An outcry for the new year

In every cup of joy
a drop of heartache

A tang
Continually reminding
of the poison in the well.

In every breath of life
the wheeze of death

A rattle
Marking the slow march
of every endeavor into decay.

In every heartbeat of courage
the skip of fear

A moment
Of sheer terror
that the talons will close.

Continue reading An outcry for the new year

A Rapture of Terror

Steve Kornacki wrote a Salon article last week about how Harold Camping‘s 1994 prediction of the end of the world caused him to live in fear at 13 years old.

I feel his pain.

I was terrified of the Rapture as a kid. The Christianity of my youth was full of Rapture and Tribulation theology, with the Antichrist rising up to take over the world and desecrate the Temple, judgments pouring out and seas boiling and scorpions tormenting, all culminating on the triumphant return of Christ himself with a sword proceeding from his mouth to slaughter the wicked.

And me, the confused little preacher’s kid, who got “saved” at age 6 but soon realized that his faith was hollow and empty, but didn’t dare admit this to a soul—I believed the Rapture was coming, and that if it did I probably wouldn’t go. And I was terrified.

Our family attended a dramatization of the book of Revelation, and one scene consisted only of “sinners” cast into the Lake of Fire, coming on stage in gunny-sack robes and screaming in agony as they “burned” in stage-flames. I had a front-row seat. I was terrified.

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Beyond mere misery: playing Nicotine Girls

A couple of weeks ago I played a little game called Nicotine Girls, by Paul Czege. I was terrified. The game is modest enough in scope, but the subject matter is incredibly vulnerable: you play low-income young women aged 16-19, in desperate or dismal circumstances, trying to make their dreams come true.

I first found Nicotine Girls a couple of years ago, on Paul’s website. It appealed to me a great deal, but I shied away from actually playing it, especially since the one other gameplaying person I showed it to seemed to think it impossible to play seriously. So it just filed away in the back of my brain, because I was afraid.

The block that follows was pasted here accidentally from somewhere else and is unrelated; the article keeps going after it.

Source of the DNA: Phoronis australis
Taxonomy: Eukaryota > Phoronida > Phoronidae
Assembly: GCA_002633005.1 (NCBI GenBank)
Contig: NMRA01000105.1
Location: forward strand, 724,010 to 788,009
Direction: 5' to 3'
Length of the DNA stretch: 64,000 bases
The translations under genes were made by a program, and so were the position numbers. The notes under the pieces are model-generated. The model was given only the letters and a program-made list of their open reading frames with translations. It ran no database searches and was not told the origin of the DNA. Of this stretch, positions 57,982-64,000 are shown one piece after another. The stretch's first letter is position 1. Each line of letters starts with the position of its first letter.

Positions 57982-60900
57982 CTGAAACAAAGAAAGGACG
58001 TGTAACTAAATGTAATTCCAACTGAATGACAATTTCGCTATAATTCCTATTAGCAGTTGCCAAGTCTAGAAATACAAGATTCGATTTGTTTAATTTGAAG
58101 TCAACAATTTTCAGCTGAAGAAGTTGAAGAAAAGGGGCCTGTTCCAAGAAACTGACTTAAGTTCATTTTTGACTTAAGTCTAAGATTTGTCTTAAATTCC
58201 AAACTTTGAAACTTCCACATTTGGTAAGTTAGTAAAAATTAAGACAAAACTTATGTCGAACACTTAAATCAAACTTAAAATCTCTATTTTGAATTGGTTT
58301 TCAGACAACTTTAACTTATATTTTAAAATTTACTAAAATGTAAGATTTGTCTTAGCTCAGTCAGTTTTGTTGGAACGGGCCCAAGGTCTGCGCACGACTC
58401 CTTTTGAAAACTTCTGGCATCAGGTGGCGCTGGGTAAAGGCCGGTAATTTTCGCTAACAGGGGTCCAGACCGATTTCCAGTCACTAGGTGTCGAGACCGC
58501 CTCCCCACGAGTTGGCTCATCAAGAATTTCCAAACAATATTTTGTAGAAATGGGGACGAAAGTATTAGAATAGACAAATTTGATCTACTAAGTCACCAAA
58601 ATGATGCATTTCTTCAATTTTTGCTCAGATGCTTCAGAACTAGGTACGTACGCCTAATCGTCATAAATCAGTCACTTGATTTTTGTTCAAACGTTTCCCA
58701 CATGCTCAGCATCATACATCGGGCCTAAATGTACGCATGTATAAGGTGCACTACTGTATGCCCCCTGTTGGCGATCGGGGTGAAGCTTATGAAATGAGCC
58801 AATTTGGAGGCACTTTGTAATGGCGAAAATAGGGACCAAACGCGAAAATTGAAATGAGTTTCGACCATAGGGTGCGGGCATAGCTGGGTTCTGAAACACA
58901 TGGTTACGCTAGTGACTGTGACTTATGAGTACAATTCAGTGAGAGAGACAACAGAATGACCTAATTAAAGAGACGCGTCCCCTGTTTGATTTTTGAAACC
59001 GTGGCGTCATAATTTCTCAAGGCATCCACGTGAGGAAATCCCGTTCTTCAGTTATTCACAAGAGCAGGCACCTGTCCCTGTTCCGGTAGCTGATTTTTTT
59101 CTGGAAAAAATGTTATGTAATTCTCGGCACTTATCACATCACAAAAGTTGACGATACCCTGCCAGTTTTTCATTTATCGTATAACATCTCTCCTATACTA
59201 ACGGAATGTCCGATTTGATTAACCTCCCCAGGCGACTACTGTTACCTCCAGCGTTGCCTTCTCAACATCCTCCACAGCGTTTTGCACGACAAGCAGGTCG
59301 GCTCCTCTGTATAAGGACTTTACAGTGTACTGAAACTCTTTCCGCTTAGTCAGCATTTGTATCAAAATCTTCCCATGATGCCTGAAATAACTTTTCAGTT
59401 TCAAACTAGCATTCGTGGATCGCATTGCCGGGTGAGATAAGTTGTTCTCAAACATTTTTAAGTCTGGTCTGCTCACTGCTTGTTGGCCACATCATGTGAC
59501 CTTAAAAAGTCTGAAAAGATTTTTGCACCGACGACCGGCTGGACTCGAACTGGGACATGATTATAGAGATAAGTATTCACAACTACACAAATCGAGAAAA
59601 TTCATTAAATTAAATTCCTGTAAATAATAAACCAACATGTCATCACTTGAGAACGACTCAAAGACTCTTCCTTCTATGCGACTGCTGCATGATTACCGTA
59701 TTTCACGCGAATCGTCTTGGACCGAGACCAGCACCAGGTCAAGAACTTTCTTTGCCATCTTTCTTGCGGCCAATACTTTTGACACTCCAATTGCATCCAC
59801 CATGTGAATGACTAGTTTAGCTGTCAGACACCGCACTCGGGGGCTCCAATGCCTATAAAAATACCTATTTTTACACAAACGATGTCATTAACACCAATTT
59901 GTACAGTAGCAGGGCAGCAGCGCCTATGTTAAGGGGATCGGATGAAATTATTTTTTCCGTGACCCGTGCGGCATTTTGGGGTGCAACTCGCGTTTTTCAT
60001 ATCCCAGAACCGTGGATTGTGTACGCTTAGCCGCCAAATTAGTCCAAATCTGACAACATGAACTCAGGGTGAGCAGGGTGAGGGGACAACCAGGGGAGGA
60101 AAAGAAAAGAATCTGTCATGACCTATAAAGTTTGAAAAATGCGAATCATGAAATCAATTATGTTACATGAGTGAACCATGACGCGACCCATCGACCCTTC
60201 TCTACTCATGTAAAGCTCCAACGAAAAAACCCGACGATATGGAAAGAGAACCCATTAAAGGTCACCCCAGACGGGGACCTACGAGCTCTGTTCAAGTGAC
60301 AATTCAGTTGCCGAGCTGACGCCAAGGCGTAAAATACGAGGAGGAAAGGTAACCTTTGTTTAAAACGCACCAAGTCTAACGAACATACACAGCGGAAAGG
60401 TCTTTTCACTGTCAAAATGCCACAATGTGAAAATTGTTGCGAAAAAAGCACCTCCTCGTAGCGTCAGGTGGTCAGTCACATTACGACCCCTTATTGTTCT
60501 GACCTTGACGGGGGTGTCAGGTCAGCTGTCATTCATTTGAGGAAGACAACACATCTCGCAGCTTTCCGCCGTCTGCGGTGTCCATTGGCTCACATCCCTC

I was afraid that I as a thirtysomething white guy would make some horrible sexist and classist blunder in play. I was afraid the game would degenerate into pure misery tourism under the guise of something deep. I was afraid it would take a more glib turn and degenerate into a disrespectful laugh-fest. In short, I was afraid I wouldn’t be able to do justice to the subject of the truly disempowered.

But some other recent play put it back to the front of my mind, and I began to gather the courage to try. At Go Play NW I polayed it with Michael, Ogre and Johnstone. I had a pang of guilt as we started, as I realized that I, as the Gamemaster, was not in as vulnerable a position as my cohorts. They would be putting a lot of emotional investment on the line with these impoverished and desperate characters, while I would be primarily piling on the adversity. It seemed unfair of me to ask of them what I would not do myself. but we began with a frank conversation of the emotionally vulnerable core of the game, and proceeded on a foundation of intimate trust.

The thing with Nicotine Girls, is that your actions are extremely constrained both by the situation–low-income girls trapped in their circumstances–and by the rules framework–you must act out of Hope or Fear, and you can only use Sex, Cry or Money to get what you want. And there’s a hope roll at the end of the game to attain your Dream that’s heavily stacked against the players. It seemed like a dismal setup that could only end in tragedy–Misery Tourism indeed.

But an amazing thing happened: there was a wonderful array of texture and nuance to the fiction we created. There were moments of misery, but also humor, of tragedy, but also hope. The characters were drawn as vividly and realistically as in a movie like Trainspotting or SLC Punk. And three girls’ fates ran across a whole spectrum, from the senselessly tragic to the deservedly dismal to the brutal but hopeful. What the nigh-impossible Dream roll did was ground the story–this ain’t no Disney movie, there isn’t a fairy godmother in sight,  but your life is what you make it.

I was moved. We all were. I was so gratified to put my trust in these guys and have it returned. Together we transcended the shallow or pretentious and moved beyond it to true beauty and unflinching truth.

Peace,

-Joel